Robert Francis QC is not a man to pull his punches and in an interview with Nursing Times this week explains why he thinks nursing needs to take his report on Mid Staffordshire more “seriously”.
His views are likely to ruffle feathers, especially among those charged with representing the profession. However, his beef is not with individual nurses, many of whom he says “get the point”. Rather, he feels nursing as a whole needs to “strengthen its voice” - something that it has almost certainly needed to do for a while.
Like Mr Francis, I absolutely believe most nurses do “get the point”. For example, last month I listened to a debate at RCN Congress where nurses discussed how they could show the public they cared in the wake of the barrage of negative media reports that have dogged nursing in recent times.
A clearly emotional Kathy Moore, from the RCN’s East Dorset branch, said: “Rightly these issues have been publicised and should not be hidden away. We must do something now and we must show the public we really do care.”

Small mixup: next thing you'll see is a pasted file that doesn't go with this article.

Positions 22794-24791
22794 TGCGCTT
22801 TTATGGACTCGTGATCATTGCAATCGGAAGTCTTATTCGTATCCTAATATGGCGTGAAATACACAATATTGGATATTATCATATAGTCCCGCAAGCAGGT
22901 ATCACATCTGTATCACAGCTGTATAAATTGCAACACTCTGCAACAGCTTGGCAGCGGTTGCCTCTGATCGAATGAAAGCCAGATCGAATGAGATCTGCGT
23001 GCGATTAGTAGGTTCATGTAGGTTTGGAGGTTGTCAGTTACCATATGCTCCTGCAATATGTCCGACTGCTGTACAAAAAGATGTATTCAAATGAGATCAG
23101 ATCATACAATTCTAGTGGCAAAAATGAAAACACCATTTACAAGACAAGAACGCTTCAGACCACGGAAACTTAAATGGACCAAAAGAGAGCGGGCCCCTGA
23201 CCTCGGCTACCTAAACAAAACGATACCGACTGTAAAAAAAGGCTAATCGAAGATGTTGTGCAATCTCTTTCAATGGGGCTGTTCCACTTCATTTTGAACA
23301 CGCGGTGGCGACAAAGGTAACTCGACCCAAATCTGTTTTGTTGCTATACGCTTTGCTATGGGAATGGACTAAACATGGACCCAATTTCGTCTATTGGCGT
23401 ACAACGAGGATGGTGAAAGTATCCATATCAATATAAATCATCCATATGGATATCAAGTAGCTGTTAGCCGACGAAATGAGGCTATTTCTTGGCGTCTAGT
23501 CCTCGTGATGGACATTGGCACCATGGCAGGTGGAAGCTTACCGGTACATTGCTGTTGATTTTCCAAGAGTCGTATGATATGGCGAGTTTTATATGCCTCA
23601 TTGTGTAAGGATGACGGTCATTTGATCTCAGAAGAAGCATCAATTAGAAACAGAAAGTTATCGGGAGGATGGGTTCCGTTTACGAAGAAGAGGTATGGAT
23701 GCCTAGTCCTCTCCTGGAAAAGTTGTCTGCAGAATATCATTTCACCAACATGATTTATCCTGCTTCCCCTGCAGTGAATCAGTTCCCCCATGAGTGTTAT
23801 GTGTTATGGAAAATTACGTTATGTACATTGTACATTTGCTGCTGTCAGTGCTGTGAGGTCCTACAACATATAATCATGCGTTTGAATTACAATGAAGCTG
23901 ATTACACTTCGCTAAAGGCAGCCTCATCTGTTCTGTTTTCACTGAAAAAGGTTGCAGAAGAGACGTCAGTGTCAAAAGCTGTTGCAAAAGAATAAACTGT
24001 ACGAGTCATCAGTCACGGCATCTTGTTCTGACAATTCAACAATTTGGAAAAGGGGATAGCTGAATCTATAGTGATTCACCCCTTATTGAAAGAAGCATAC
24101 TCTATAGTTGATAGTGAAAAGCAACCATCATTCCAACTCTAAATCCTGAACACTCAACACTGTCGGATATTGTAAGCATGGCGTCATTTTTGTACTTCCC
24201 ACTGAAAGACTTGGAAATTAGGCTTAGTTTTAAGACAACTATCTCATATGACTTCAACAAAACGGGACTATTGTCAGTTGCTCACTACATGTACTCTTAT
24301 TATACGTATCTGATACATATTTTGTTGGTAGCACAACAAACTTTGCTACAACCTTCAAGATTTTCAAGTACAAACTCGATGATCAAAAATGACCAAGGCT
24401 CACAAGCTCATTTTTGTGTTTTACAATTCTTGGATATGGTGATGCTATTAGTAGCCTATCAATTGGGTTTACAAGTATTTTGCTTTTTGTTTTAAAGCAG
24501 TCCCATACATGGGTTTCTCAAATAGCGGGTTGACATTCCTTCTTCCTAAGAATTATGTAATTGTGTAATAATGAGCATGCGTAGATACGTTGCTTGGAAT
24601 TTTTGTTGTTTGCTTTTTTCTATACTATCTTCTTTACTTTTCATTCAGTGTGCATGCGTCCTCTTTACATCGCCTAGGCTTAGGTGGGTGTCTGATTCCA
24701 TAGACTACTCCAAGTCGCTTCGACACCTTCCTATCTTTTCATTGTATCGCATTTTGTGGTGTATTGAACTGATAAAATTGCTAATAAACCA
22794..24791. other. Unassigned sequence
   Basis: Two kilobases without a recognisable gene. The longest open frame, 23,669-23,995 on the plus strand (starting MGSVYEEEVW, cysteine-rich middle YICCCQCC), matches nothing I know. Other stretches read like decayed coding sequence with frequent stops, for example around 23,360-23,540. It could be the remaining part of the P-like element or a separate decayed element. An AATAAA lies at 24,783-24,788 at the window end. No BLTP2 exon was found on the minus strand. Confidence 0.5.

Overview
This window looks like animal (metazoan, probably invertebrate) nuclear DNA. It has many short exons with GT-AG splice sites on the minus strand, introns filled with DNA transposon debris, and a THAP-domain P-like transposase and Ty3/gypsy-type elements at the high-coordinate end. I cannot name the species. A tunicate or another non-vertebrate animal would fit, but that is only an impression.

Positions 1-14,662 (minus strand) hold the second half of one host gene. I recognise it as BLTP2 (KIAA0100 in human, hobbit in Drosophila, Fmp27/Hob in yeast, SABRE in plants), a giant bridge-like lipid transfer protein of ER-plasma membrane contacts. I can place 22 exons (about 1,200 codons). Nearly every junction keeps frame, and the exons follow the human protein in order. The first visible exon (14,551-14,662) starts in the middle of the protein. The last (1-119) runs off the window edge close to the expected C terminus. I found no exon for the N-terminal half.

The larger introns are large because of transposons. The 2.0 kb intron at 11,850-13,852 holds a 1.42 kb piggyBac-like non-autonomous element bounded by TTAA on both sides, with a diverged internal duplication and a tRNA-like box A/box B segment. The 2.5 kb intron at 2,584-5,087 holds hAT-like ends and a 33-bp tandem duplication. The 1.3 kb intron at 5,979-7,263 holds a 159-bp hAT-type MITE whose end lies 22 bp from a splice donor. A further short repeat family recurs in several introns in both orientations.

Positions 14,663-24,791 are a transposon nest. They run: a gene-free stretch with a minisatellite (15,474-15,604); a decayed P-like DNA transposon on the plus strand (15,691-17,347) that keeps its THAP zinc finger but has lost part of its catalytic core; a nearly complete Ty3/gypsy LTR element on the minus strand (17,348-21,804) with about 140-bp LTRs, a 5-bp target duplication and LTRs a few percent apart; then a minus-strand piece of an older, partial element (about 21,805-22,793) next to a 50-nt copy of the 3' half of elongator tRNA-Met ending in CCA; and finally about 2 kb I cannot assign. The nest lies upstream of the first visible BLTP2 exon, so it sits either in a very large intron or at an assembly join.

Ms Moore admitted she did not necessarily have the answer on how to achieve this, but maybe others do?
On May Day I listened to the director of the National Nursing Research Unit, Jill Maben, give a fascinating lecture on nursing and compassion, which inevitably touched on Mid Staffordshire.
Nurses continue to work in exceptionally challenging physical and emotional environments often without adequate support and safeguards
Professor Maben admitted that she had temporarily given up nursing herself after being left alone to deal with a violent and confused male patient in a hospital ward, not long after qualifying.
She also talked at length about how research showed that where nurse wellbeing was supported, better patient outcomes resulted.
Where wards and teams are continually understaffed and under pressure, nurses’ ability to care becomes eroded - not because they lack compassion but because they are sometimes too exhausted even to smile, Professor Maben said.
And, as we reported last month, research in the US has shown that hospitals certified as nurse-friendly by the American Nurses Association - so-called “Magnet” hospitals - have better patient outcomes than other hospitals.
The evidence is mounting, but UK nurses continue to work in exceptionally challenging physical and emotional environments often without adequate support and safeguards.
The message seems simple enough to me. Show compassion to nurses and they will show compassion to patients.
Steve Ford, news editor
firstname.lastname@example.org. Follow me on Twitter @SteveJFord
● Jenni Middleton is on holiday